I developed ~10 different calibers of Conversion Units for the Grizzly Pistol (9mm Win Mag, 45ACP, 357 S&W Magnum, 38 Special RN, 38 Special WC, 9mm Luger, 38 Super ACP, 30 Mauser, 30 Luger, 380 ACP, 9x18 Ultra Police, 9mm Long, and was working on a few others...). LAR chose to market only those that they did. The 10mm’s and the 50’s were not out yet, then. Since the 45 Win Mag is more powerful than the 44 Magnum, I saw no need to make a Conversion Unit for it; LAR did, later - my mistake? Walt Wolff was kind enough to build some special recoil springs for me of long (Grizzly Pistol) length but with very low strength, so the slide would move with the low recoil-impulse calibers.

I figured that if a guy bought the Grizzly Pistol in a ‘major’ caliber, then as time went on, he might want other lessor calibers for various other uses - but he’d always have the major caliber for serious work. Like the ad for California almonds; "just a conversion unit every other year"...

I designed and built a Multi-caliber SMG in about 1980 that fired both 45 ACP and 9mm Luger calibers interchangeably, that I displayed in LAR’s booth at the World Military Expo in Las Vegas in 1985?. I had offered this technology to LAR and they were interested in it at one point, since it had generated LOTS of interest from various countries at the show. During the show, Robbie asked me how much I was going to "soak them" for a license..., but the manner in which the question was asked told me they weren’t interested (nor was I), so the subject was never brought up again..

I later was solicited by the government of India between 1990 and 1994, to transfer that Multi-caliber SMG technology to them under a very detailed cross-licensing arrangement. They changed Prime Minister, so that ultimately did not happen, either.

This interchangeable, Multi-caliber SMG is written up in the T. B. Nelson book series, Volume 7, I believe, under "Red Mountain Arsenal, Parowan, Utah" (that was me). Nelson wrote me asking for some photos and other data but I never got back to him... Again, this Multi-caliber firearm was covered under my 4,253,377 patent at the time of my conception of it. I built two working prototype interchangeable-caliber SMG’s in less than 33 days, one round, one square, specifically using only junk yard junk for materials (other than the barrels which were rifled).

Both worked fine.

It may have value in the next few years - who knows?


Perry Arnett, inventor

Monday, January 29, 2007

LAR Grizzly Paperwork...

I have been looking through all of my old paper work and I found two more pieces that LAR used to ship with the Grizzly pistols. One is a short company history and the other is a list of testimonials. I also have one of their old color brochures that I will try to scan and post in the next couple of days. The reason I am posting these items is so that a Grizzly owner could reproduce all of the documents that would have originally come with his gun. If you have the box... this would make a nice package. Sure... they wont all be original paperwork.. bu it's better than nothing ;-)

Sunday, January 28, 2007

LAR Grizzly Conversion Units...

One of the most common Grizzly questions I hear is: "what calibers did they make conversion kits for?"

I will take my best shot to answer that here... As far as I know, they made the conversion units for the Mark I in .357 magnum, .45 ACP, 10mm, and .357-.45GWM. I always thought that the .357 mag was the most popular conversion but many tell me that the most popular was the .45ACP. I have been told that they also made a few units in 9mm WM, and my friend Jim in Corpus Christi Texas, who I consider to be "the" authority on Grizzly handguns, swears that he saw one once in .40 S&W.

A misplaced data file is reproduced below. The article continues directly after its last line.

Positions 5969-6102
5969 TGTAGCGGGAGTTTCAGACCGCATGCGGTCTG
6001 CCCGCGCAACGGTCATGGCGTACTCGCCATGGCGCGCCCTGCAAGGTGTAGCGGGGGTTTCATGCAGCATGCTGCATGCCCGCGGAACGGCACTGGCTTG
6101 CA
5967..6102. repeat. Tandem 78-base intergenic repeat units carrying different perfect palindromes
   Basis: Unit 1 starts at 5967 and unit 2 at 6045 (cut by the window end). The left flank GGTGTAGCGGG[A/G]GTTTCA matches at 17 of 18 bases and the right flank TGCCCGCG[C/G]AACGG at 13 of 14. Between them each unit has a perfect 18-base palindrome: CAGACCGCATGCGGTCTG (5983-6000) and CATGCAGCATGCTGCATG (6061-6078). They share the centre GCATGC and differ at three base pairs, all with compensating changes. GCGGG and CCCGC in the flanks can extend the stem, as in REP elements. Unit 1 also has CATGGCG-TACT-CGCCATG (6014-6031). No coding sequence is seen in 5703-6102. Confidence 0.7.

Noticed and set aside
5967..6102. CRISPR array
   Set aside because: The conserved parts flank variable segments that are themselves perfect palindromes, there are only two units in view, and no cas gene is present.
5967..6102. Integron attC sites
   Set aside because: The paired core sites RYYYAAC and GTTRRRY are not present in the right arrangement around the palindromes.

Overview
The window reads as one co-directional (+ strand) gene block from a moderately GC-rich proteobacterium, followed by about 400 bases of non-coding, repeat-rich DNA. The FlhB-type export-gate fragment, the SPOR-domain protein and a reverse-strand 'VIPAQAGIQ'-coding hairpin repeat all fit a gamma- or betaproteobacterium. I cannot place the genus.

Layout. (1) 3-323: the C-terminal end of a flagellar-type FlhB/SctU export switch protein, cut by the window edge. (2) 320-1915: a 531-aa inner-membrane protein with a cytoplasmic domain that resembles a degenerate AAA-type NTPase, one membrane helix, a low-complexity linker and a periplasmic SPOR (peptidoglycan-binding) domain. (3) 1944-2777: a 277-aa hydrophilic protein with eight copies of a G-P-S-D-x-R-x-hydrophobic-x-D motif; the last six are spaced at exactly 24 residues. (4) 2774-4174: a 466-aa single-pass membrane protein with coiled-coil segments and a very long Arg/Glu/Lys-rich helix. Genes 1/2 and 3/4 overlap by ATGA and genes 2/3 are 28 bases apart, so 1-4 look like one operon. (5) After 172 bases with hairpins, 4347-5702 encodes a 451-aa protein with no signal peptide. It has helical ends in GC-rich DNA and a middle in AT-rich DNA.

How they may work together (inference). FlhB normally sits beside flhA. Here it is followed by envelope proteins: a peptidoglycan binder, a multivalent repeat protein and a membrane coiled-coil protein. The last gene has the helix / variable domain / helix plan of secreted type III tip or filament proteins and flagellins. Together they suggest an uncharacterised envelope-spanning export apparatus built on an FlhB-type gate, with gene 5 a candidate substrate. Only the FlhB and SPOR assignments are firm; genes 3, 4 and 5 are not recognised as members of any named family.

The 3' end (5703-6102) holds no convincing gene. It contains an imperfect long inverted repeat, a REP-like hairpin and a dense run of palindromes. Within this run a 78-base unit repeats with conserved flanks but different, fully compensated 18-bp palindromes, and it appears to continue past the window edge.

I have heard people say that they never actually made a conversion for the .45 Win Mag because that was the standard caliber. But you could order the gun directly from LAR in any caliber you wanted. My best friend ordered his in 1989 in the .357 mag caliber and later they were more than willing to sell him a conversion in .45WM. As for the Mark Vs, someone else is going to have to help me out. I have seen conversions for them in .45WM, .44 Mag, and their original standard caliber of .50AE. I am not sure what conversions were offered for the Mark IVs... can anyone shed any light on the subject?

Grizzly Diagrams...

Here are a couple of quick reference diagrams for Grizzly pistols (click on them to enlarge). As you will see they are basically a Model 1911 in every way... just some of the pieces have been stretched and/or beefed-up to handle the size and recoil of larger magnum calibers. I will try to get some better scans of these in the near future.

Please note the link in our "links" section to the right. This will take you directly to a downloadable version of the entire Grizzly Hangun Owner's Manual. We are looking for the list that Grizzly once put out showing which parts were standard 1911 and which ones were different... if anyone has one... please scan at decent resolution and send to me at:

Thanks mucho...

Saturday, January 27, 2007

Grizzly Ad Circa 1988...

The ad pictured below was also used as a promotional flyer by LAR for a few years. I was told that it ran for the first time in 1988... if anyone know any different please let me know and I will update this info. Seeing this old stuff is exciting to me. If anyone out there has any more Grizz memorabilia... please let us know.

Just an FYI... if you click on any of the pictures in this blog... they should pop-up in your browser at full resolution.

I'll post more as soon as I can...

Welcome Grizzly Enthusiasts


My name is Cam (short for Cameron) and I am a recoil junkie. If it barks fire and makes big holes... I love it!

I have been a Grizzly handgun lover since my first experience with this awesome product back in 1989. I took a bit of a forced vacation from shooting after my home was broken into in 1990 and all of my guns were stolen. When I did finally return to shooting sports, I was so sad to learn that my favorite pistol had been discontinued back in 1999 and I have been on a mission to resurrect interest in these Grizzlies ever since.

I have been in contact with many Grizzly owners and enthusiast over the past year and decided to start this blog so that we can all share. I will be launching an official Grizzly owner's website in about two months (by the end of March). I will be scanning some vintage Grizzly paperwork and literature to post on this sight soon. In order to keep the smuts and nuts off of this blog... it will be by invitation only to begin with. If you would like to be added as an author/contributor to this blog... please send a request to Cam Stewart and I will send you an invitation to join.

I will be posting additional info each day for the next week in order to get things rolling.

The picture below is me shooting a two-tone Mark I with a 6-slot compensator in 45 Win Mag. These bad boys can really get someone's attention at the range!

Thanks so much for viewing this blog and good shootin'